They scattered at once, snatching up bundles and rushing for the exit.
"Won't you get in trouble?" Pacce whispered. "I mean, Father Kyou never said—"
"Hmph." The white-haired guardian glowered over the wall of his collar. "Who's going to tell him?"
Pacce broke into a grin. "Not me!"
Auron nodded, resting a hand on his shoulder briefly. "Get going. Tell Isaaru I'll be outside keeping watch."
It was barely brighter outdoors. A heavy curtain of rain hung beyond the point of Mushroom Rock Ridge across the bay. Dark thunderheads formed a vast ceiling that stretched for miles, roiling over the temple like gravity-defying boulders. In the stony yard before the gates, soldiers were bustling to and fro. A line of monks, nuns, and temple orphans straggled towards the bridges spanning a narrow inlet between the temple and Djose Highroad. Dark silhouettes of Crusaders fenced the edge of the cliff, facing out to sea. The steep drop hid the bay from view, but a stiff wind scoured the eyes with salt.
Auron skirted the line of evacuees and trudged towards a brigade of soldiers standing at attention. Unlined faces, not a whisker among them: evidently Yevon was still recruiting children. Their captain was haranguing them in stern tones.
"...escorting them to Moonflow Village. You are authorized to engage Ochu, but don't waste men or time: your first priority is to protect civilians. Once there, erect a temporary lodge and guard the town until you receive the all-clear from Djose Command." Luzzu raised his voice over a smattering of grumbles. "Your mission is a vital part of this operation. I know that you're itching to fight Sin, and that's commendable. But I shall not be adding your names to Gatta's wall. If I find any of you trying to sneak into the front lines, you'll be demoted to cadet and sent to Clasko for four months of stable duty. Do I make myself clear?"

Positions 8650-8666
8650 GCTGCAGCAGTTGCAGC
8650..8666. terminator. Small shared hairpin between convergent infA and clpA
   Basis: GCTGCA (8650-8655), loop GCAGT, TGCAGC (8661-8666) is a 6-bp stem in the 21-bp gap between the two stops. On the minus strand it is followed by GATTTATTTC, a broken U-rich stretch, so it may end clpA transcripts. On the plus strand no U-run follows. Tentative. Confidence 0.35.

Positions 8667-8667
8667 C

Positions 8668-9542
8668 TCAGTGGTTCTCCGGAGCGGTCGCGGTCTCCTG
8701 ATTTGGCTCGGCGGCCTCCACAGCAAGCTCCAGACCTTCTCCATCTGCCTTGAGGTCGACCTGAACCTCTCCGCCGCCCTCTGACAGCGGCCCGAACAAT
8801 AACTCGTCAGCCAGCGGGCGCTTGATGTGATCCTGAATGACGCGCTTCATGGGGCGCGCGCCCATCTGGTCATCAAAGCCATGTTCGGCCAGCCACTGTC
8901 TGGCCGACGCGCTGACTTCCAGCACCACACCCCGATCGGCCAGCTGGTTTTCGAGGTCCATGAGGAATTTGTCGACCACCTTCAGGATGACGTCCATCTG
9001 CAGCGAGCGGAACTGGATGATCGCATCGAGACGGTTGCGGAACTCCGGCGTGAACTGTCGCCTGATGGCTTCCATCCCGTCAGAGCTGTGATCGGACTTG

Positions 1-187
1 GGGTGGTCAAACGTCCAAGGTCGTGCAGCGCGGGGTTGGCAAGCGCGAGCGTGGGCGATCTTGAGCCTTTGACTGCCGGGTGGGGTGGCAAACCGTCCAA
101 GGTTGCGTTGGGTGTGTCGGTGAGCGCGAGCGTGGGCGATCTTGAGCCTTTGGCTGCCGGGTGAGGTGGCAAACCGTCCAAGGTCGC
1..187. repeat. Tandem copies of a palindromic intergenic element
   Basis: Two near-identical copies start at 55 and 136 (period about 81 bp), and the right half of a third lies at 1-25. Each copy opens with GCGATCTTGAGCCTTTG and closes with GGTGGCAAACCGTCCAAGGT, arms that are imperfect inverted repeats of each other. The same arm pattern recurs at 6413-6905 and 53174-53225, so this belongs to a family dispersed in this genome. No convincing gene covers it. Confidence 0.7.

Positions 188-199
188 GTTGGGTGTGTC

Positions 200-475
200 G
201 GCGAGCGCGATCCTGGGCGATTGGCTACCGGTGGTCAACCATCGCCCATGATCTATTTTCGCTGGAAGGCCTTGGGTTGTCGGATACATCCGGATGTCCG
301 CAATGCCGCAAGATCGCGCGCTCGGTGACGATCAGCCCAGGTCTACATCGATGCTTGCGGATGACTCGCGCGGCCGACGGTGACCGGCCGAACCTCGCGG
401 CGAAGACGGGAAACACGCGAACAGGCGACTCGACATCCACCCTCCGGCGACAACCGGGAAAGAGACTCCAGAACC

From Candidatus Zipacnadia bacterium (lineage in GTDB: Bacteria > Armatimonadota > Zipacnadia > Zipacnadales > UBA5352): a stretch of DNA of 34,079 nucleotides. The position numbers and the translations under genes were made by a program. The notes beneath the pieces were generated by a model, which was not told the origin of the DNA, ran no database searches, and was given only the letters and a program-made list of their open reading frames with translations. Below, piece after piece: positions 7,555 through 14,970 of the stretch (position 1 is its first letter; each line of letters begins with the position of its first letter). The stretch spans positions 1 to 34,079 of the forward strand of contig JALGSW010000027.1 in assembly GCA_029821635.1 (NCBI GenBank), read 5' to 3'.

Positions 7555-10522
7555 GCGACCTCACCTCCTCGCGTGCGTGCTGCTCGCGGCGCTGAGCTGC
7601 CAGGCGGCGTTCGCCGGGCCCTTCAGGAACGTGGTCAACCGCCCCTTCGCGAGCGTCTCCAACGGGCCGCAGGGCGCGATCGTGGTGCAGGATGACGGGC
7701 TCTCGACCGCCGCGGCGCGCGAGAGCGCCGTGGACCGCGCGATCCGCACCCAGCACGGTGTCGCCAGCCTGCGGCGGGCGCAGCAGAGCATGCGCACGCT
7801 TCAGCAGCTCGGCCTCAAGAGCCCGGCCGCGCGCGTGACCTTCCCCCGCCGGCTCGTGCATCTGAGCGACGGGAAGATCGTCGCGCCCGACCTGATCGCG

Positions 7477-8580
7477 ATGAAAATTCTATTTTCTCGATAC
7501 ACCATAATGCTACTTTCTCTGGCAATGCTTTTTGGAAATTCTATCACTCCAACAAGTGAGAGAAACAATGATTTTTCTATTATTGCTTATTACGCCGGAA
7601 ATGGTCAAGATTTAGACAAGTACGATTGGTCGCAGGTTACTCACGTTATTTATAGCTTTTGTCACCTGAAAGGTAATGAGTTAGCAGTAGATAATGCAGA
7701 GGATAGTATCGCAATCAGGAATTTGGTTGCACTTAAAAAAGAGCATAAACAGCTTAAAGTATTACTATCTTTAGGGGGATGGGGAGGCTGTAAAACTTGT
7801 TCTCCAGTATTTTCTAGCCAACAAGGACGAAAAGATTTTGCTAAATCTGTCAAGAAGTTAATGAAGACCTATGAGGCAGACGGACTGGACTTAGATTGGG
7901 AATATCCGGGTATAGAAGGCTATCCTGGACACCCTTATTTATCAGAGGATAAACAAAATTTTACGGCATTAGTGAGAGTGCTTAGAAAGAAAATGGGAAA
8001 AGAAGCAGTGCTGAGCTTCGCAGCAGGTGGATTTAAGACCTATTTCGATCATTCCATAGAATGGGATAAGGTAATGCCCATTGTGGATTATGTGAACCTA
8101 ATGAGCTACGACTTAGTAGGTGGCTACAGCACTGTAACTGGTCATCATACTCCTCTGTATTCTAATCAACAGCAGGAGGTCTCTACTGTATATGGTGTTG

"Sir!" A wave of crisp salutes answered him.
"Dismissed. Yevon be with you." Standing confidently with arms folded, Luzzu lowered his voice as Auron walked up. "Everything in order?"
"Yes." Auron ignored the eager glances darting in his direction. "Everyone's evacuated except the high priest. He and Isaaru are securing the Chamber of the Fayth."
"Filling the whole temple with rocks, or what? I hope the commander returns some of my engineers to operate the lightning shield." Luzzu arched an eyebrow. "So what happened to you?"
Auron glanced down at the blood dripping from his sleeve and grunted noncommittally. Blood was preferable to pyreflies, but it still felt like a cheap counterfeit.
"Ah." Luzzu grinned wryly. "Something else the Lodge Captain isn't supposed to notice. So. Is there anything you need?"
"Good grief. I hope you'll fill me in after this is over." He nodded towards a small outbuilding next to the temple. "See the quartermaster in there; we're using the inn for stores."
"And... Sir Auron?"
The guardian halted testily.
"Sorry about your glasses."
Auron shrugged. "At least now everyone will stop taking me for Al Bhed."
"Ha. Hey, if you've got time afterwards, drop by the command lodge. I want to show you the bouquet I've picked out for an old friend. It's just her color."